The Harbor Community Benefit Foundation (HCBF) was created as a result of the settlement known as the “TraPac MOU,” an historic and precedent-setting agreement whereby the Port of Los Angeles and the City of Los Angeles agreed to address the negative cumulative environmental and public health impacts of its business operations on its neighbors – local port communities and their residents.
As part of the San Pedro Bay port complex, the Port of Los Angeles
is the largest industrial port in the United States and among the largest cargo ports in the world. The harbor is a gate of entry for import cargo destined for local and regional markets (served by trucks via roads and freeways) and national destinations (served by rail). At the same time, the scale and wide variety of Port operations generates impacts both on and off port lands, including increased air emissions, traffic, noise and constraints on alternative, community-serving land uses.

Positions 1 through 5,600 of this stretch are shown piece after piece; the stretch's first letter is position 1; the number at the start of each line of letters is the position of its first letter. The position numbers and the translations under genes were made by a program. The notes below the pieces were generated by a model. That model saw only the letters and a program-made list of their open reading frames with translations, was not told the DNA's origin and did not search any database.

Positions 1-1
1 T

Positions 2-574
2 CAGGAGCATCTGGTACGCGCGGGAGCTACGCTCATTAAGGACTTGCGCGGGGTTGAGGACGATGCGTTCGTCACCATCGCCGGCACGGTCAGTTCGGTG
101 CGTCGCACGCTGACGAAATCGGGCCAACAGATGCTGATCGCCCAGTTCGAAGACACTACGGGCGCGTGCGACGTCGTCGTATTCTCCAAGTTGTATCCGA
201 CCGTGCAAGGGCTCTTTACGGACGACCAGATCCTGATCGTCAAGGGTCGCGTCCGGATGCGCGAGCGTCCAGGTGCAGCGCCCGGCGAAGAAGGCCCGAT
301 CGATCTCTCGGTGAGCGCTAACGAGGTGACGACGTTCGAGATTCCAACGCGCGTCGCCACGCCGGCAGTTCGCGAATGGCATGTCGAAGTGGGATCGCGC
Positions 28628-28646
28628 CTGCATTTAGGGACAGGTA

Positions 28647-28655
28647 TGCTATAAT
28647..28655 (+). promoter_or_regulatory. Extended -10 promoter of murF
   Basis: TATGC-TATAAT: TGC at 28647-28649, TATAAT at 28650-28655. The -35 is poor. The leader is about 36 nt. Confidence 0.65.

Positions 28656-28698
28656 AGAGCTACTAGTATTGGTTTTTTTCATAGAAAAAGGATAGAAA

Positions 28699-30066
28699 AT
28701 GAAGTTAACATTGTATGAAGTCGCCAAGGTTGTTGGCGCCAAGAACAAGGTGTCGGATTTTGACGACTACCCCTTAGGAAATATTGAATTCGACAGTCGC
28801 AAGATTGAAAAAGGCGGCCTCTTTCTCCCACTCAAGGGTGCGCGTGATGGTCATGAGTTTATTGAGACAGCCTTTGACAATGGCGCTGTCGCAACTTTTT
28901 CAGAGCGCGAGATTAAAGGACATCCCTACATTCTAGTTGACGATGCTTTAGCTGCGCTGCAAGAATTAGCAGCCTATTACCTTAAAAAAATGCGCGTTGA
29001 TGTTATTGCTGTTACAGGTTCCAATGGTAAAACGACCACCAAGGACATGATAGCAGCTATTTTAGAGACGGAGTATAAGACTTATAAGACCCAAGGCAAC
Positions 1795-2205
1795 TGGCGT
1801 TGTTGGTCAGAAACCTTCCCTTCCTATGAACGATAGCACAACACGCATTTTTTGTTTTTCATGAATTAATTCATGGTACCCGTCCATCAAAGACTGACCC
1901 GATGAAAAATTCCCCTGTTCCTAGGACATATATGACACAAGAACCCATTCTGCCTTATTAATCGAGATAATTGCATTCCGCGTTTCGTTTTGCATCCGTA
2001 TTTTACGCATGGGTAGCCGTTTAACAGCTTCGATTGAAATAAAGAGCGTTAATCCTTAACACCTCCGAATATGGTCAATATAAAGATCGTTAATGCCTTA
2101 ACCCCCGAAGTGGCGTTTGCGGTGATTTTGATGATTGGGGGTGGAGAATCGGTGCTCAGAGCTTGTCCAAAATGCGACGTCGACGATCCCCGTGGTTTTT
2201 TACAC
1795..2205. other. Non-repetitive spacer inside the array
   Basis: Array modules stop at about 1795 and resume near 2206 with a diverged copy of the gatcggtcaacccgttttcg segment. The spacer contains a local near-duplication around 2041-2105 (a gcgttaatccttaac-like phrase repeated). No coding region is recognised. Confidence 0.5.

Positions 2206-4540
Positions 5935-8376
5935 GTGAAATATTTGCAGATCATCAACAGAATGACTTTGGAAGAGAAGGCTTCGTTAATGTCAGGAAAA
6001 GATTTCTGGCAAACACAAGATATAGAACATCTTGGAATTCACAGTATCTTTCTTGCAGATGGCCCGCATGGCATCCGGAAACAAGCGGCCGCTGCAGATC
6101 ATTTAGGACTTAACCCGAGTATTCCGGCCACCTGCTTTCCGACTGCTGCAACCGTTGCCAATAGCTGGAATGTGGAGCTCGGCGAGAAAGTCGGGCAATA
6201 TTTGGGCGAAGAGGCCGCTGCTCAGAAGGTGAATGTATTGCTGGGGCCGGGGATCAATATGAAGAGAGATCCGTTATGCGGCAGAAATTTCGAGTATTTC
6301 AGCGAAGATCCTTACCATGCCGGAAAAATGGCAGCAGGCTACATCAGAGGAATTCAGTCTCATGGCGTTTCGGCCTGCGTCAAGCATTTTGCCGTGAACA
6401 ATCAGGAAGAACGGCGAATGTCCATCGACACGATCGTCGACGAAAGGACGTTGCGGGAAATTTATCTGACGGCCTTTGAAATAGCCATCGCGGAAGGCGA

Harbor Community Benefit Foundation invests in the quality of life for communities impacted by port-serving industries.
What Does This Mean?
We dedicate ourselves to keeping ports and port-serving industries in check to ensure that the surrounding communities have a clean and safe environment to thrive in for years to come. In partnership with the Los Angeles Board of Harbor Commissioners, the foundation administers the Port Community Mitigation Trust Fund (PCMTF). The PCMTF was established to mitigate the off-port impacts of Port operations. It will help disadvantaged communities who often live in close proximity to industrial activity.